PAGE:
“‘Yes, I’m back and we’ll settle it right here.'”
“Nink started for Joe, but the amateur comedian was too quick for the angry man, and slapping him not ungently on the side of the cheek he sent Nink to the mat, then pushed him out of the door with his No. 12 foot.”
“Nink and Dee had another consultation but they agreed that no more attacks would be made. Nink said goodbye to Dee and the latter wandered up the street. Nink’s humor was not improved and he went deeper into the cups in a nearby saloon, saying he had a gun and was going to get somebody.”
“Not desiring any bloodshed in the thirst emporium, a bartender was sent out for an officer. Patrolman Charles Dolphin responded. He asked Nink if he had a gun. The latter replied that he had not but if he had one he would use it right there.”
“Unawed by the tall silk hat and the fine clothes of Nink, Officer Dolphin put a firm hand on his shoulder and told him he was under arrest.”
Gay With a Policeman.
“‘Are you a policeman?’ asked Nink, who was probably unable to see Dolphin’s uniform and his star.”
“‘Well, I make a noise like one,’ responded Dolphin.”
“There was no more parleying. A wagon call was sent in and Nink went to jail in the private conveyance furnished at the expense of the city.”
“About four years ago Nink was shot in the back while walking along Second Avenue near Union Street. For weeks he was in the hospital and for a time it was thought he would die. It was ascertained beyond all question that a young man had shot Nink because the latter had interfered in family affairs. Nink refused to prosecute and no arrest was made.”
“Nink says he is an insurance agent, but so far as the police know he has not increased business perceptibly in Seattle.”
“Joe Schlumpf’s ‘Webster’s’ Amateur Champions of the State of Washington. Season of 1908.” Schlumpf himself is possibly the man standing on the far right. Photo courtesy of Northwest sports historian David Eskenazi.
Nink had a knack for getting into trouble. A few years before the above incident, on an evening in November 1903 indowntown Seattle, he was shot in the back apparently by someone who objected to the romantic overtures Nink was bestowing upon a wealthy widow. A Morning Olympian (Nov. 13, 1903) account of the shooting described Nink as “a well known character in the city [Seattle]. He always dresses well and for years has worn a silk hat, which made him quite a prominent figure on the street.”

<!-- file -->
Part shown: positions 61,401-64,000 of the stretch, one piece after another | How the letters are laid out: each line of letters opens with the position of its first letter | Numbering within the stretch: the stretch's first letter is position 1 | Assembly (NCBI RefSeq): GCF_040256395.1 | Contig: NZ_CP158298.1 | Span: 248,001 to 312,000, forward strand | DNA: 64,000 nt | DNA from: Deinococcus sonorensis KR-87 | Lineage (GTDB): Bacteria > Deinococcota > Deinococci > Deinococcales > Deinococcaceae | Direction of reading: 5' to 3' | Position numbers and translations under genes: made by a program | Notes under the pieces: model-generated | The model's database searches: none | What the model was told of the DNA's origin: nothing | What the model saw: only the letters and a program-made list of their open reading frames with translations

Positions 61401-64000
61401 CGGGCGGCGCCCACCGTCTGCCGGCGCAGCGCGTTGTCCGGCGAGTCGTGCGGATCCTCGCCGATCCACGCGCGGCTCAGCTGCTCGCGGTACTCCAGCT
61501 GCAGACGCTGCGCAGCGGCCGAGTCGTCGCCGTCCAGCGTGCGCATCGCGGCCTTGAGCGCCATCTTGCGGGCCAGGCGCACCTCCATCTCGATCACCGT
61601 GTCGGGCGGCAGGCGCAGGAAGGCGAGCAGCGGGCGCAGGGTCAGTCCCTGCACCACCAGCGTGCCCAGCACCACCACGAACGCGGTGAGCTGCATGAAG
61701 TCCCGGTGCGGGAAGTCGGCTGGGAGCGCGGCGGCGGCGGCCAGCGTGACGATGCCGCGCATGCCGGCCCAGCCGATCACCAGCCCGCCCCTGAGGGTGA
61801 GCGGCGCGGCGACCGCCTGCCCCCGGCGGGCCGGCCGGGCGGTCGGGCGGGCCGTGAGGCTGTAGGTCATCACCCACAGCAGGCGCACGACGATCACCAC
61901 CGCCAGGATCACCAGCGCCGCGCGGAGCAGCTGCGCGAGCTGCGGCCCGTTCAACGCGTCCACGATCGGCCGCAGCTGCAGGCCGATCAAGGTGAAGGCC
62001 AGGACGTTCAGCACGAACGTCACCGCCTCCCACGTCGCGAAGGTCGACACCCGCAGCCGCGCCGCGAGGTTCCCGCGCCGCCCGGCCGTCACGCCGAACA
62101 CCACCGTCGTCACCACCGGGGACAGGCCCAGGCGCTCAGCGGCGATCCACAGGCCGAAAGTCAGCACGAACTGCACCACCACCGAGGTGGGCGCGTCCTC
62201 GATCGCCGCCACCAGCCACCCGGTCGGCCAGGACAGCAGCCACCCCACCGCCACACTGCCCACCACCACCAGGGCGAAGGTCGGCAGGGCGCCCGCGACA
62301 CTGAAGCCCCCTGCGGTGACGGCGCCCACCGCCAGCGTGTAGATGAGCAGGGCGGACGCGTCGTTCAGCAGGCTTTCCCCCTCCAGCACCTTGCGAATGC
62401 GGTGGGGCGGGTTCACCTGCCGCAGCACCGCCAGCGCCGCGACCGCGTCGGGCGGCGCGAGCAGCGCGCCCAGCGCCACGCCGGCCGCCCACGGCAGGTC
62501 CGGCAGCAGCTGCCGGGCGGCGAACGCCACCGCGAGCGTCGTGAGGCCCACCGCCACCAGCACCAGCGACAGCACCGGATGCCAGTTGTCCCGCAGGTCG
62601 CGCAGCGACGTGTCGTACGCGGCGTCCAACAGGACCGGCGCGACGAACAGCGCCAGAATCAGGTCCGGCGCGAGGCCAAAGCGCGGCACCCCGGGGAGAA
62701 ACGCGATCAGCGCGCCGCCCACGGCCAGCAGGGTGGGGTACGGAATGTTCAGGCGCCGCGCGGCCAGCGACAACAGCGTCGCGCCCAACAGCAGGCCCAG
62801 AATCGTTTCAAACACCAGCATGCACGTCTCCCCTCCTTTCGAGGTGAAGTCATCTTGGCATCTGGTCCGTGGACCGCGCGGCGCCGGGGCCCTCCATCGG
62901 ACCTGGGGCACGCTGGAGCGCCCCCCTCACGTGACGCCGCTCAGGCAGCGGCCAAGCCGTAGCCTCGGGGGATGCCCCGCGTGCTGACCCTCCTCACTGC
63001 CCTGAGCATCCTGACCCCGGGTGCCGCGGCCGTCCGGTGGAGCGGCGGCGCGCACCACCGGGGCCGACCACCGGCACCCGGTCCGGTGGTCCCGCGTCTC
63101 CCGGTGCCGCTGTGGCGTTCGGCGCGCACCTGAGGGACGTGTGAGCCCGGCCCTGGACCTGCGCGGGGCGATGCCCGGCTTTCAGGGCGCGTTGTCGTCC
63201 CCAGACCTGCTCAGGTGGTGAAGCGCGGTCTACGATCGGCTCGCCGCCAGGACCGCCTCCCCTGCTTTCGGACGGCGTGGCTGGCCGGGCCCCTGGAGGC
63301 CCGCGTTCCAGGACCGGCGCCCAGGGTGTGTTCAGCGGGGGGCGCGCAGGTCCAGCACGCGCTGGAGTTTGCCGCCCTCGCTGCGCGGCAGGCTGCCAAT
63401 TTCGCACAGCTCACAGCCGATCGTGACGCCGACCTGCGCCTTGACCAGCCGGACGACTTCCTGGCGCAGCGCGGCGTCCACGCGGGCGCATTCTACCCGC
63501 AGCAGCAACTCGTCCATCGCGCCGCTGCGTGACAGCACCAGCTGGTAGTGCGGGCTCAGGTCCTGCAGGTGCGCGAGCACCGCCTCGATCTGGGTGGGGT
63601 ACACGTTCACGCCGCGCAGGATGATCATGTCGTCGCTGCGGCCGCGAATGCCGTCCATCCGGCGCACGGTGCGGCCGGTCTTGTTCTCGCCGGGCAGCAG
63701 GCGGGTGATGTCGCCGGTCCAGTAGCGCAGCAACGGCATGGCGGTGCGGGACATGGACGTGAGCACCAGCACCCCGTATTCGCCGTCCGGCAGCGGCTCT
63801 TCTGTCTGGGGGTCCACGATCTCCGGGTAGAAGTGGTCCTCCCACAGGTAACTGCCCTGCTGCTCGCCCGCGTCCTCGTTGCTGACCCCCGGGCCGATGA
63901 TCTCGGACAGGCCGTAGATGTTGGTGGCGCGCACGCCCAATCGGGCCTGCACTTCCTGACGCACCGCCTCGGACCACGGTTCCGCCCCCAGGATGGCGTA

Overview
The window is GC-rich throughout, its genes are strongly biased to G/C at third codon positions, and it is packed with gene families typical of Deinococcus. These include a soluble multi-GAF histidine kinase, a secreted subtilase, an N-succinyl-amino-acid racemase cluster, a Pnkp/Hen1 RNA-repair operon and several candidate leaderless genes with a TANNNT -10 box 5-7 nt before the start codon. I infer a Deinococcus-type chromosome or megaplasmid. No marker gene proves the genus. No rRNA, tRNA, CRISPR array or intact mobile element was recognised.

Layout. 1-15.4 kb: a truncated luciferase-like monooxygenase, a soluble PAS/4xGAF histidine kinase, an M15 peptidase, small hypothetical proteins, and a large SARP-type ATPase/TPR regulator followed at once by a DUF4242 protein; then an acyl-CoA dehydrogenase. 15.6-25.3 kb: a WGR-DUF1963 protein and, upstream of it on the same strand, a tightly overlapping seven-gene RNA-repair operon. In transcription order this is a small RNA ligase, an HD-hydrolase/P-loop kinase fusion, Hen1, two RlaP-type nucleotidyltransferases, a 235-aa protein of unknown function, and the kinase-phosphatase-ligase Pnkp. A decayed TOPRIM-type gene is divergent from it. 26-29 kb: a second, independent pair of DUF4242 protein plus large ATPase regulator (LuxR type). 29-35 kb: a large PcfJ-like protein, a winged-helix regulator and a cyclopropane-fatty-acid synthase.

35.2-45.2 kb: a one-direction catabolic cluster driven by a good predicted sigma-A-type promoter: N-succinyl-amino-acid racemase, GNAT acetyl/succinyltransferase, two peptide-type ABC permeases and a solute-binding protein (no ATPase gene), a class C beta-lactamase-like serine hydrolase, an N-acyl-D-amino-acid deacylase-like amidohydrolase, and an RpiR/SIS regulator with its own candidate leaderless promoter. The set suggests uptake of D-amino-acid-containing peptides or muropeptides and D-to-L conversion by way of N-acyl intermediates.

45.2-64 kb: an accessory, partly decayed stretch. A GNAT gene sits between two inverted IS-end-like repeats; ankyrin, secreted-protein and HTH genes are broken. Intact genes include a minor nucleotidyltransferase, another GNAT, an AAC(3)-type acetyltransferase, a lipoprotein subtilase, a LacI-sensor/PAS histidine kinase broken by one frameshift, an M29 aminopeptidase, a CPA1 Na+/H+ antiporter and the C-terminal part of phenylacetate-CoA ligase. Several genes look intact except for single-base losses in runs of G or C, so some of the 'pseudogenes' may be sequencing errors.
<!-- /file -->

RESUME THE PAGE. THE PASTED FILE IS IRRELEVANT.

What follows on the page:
Nink died in Seattle Jan. 22, 1917 at the age of 65.
Mark “Matt” Dee, born in New York, raised in Boston, and sent to Ireland for his schooling always said he came home to the U.S. not with an education but “returned with a brogue only.” At age 12 he went to sea, and claimed that at some vague date he married the actress and early film star Blanche Walsh (1873-1915), an assertion that cannot be verified by any source except Dee himself.
Dee also included being the manager of boxer John L. Sullivan (1858-1918) for a three-year stint in his resume, as well as having a part in the early career of “Gentleman Jim” Corbett (1866-1933). Again, outside sources to verify these claims don’t come easy.
After a brief time in the mining camps of Montana, Matt moved to Seattle around the turn of the century. He settled in West Seattle where he became known as “Daddy Dee of Alki.” Dee became a very active member of the Republican Party and was known for the practice of taking a dip in Puget Sound on a daily basis. He died in Seattle July 1, 1931 at the age of 73.
Although called a German and Dutchman in the article, Joseph Schlumpf was born in Wisconsin. He arrived in Seattle ca. 1890 and was well known as a cigar merchant. Apparently he was politically ambitious, but had difficulty getting elected to office, although he did serve one term on the Seattle City Council, 1910-1911, representing the East Capitol Hill district.
Perhaps Joe Schlumpf’s real legacy in Seattle was his role as an organizer for one of the early baseball clubs. In this regard he could be considered a visionary.
Schlumpf moved to Hollywood, California in 1919. He died there July 16, 1941 at the age 73. I wonder if he ever had a chance to meet Larry Fine?